Video games I don’t understand

I don’t play video games much and so hesitate to pass judgment on them. But Stephen Colbert describes a new video game that is entering the market that is expected to make the person whose name it uses a bundle of money and for the life of me I cannot see why anyone would want to play it.

The Colbert Report
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(This clip aired on July 23, 2014. To get suggestions on how to view clips of The Daily Show and The Colbert Report outside the US, please see this earlier post. If the videos autoplay, please see here for a diagnosis and possible solutions.)


  1. moarscienceplz says

    Uhh, i thought the Kim Kardashian route to A-list celebrity begins with being the daughter of an attorney who is friends with a monster who brutally murders his spouse.

  2. jonmoles says

    It’s not just you Mano, I also cannot fathom why anyone would want to play this game, but then I don’t understand why she’s a “celebrity” in the first place.

  3. Joe Blow says

    I think it was H L Mencken who said nobody ever went broke underestimating the intelligence of the American people.

  4. dale2x says

    Dr. Singham:
    How come you have all this time to write all these blogs and web journals, watch Steven Colbert, and keep up with Kim Kardashian, but you never have any time to come to one of the Freethinkers Meetup events, just as a regular member, rather than the occasional guest of honor?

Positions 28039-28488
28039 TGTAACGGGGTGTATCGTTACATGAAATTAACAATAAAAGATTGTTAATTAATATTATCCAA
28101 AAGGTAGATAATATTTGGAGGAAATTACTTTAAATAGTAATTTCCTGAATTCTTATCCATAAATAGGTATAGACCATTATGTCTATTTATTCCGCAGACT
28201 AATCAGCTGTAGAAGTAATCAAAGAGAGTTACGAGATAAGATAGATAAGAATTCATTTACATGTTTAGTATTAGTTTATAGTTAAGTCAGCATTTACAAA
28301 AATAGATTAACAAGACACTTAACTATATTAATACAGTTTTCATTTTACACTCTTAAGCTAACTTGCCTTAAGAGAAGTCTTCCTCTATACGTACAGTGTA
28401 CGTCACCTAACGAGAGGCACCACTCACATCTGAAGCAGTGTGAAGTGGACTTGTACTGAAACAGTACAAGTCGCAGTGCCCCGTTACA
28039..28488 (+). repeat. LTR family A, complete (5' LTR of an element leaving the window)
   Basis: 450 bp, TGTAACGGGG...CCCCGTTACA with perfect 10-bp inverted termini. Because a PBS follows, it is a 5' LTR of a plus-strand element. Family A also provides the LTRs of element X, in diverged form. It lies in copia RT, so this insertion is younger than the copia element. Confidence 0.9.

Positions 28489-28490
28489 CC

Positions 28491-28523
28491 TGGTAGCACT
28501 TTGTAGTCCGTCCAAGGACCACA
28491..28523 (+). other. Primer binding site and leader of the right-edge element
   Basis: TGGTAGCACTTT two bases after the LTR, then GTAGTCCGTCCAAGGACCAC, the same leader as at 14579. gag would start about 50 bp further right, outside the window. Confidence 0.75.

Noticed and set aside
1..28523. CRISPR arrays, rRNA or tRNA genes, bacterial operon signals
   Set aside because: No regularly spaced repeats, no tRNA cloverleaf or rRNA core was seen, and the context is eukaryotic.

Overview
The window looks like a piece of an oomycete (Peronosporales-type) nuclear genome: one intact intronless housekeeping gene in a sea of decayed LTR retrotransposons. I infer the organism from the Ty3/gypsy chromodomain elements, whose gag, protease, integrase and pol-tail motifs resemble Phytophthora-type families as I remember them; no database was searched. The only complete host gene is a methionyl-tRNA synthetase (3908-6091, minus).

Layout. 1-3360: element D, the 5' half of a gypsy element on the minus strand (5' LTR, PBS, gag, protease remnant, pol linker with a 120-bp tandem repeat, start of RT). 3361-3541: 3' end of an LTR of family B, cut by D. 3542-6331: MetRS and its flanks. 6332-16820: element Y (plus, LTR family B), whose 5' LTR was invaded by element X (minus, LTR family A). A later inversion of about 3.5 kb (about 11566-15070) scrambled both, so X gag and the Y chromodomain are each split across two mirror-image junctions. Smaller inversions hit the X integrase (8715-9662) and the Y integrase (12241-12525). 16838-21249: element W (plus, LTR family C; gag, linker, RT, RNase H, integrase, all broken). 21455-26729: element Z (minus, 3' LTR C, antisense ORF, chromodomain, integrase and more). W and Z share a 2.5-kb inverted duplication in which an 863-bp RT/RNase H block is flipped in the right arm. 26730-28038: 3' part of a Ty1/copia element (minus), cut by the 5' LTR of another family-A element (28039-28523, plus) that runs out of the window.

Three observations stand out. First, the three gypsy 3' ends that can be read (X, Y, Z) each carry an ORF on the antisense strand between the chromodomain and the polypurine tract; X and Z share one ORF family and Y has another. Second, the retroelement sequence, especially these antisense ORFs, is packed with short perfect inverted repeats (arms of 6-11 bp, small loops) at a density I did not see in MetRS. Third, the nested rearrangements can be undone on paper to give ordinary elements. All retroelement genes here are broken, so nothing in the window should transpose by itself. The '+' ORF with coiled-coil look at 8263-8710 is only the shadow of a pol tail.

5. Mano Singham says


    The reason is that I am not a very sociable person, preferring to spend as much time as possible on my own reading and writing. I find the company of others, even those I like, exhausting and do as little of it as possible without being seen as rude or becoming an outright hermit.

    My work day involves meeting with others and so I recharge my ‘isolation batteries’ in the evenings and on weekends.

    One symptom of my attitude is that I really like it when I have to drive long distances alone in my car. For me, that is bliss.

  6. says

    It’s a pure Skinner box setup. It’s similar to the reward scheme setup used by MMORPGs. That said, most MMORPGs at least give you the payoff of participating in large, social battles (bosses that take 5-25 — or more — players to kill, or large player vs. player pitched battles)*. This is a pure cash grab.

    I can understand the attraction to play the games. All you have to do is keep tapping and eventually you’ll get a reward. Initially it’s a very short time investment for a quick payoff. As the time between payoffs increases (after you’ve been hooked), you can shortcut the process with money. Cookie Clicker is a much better version of the concept; rather than cash to shortcut, a simple java script (and a “mark of shame” achievement) is all you need to shortcut the process. And Cookie Clicker has a darkly humorous endgame, where all the grandmas you’ve hired to bake cookies achieve a sort of mass supersentience.

    *This is not to say that all people should enjoy these types of games. Just that, for those people that do, MMORPGs offer that payoff.

  7. Mano Singham says


    Thanks for this information. I now have a better understanding of how seemingly pointless games make money.

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